The planks have traditionally been a way for social conservatives to flex their muscles–and often have little impact on the nominee’s positions: Bob Dole acknowledged in 1996 that he didn’t even read the whole platform, and publicly rejected immigration and abortion provisions he deemed to be too conservative.
But the concern with Trump isn’t so much about his differences as it is with his inconsistencies and at times undefined positions. The presumptive Republican nominee prides himself on being “flexible,” a trait that carries appeal among many voters but that creates some anxiety among party leaders hoping to forge consensus on an overall agenda.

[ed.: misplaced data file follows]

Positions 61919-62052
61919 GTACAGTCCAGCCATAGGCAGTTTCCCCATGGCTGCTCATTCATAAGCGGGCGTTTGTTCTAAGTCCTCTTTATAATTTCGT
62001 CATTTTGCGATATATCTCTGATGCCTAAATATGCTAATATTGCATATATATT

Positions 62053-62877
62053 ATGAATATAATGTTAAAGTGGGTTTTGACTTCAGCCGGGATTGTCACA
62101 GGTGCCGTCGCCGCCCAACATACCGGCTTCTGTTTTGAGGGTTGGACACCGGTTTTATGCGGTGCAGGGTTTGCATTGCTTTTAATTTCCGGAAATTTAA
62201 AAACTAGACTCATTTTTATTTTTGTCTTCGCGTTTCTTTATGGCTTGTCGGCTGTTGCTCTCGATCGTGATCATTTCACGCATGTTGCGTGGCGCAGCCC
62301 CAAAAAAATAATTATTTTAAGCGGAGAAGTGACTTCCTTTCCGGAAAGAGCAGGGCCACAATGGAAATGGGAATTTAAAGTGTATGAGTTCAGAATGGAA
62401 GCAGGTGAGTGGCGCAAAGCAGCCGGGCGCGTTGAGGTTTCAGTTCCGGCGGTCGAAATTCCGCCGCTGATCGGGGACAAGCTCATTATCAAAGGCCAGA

“For the Republican Party, it’s very important to get the platform right and hold on to the conservative gains in the document,” says Matt Schlapp, president of the American Conservative Union. “How Donald Trump handles the platform will send a very loud statement to conservatives, especially those who have not yet endorsed him. It’s important, symbolic and a big step that Trump needs to get right.”
The broader GOP general election agenda figures to be center stage at a highly anticipated meeting Thursday between Trump, House Speaker Paul Ryan and Republican National Committee Chairman Reince Priebus in Washington.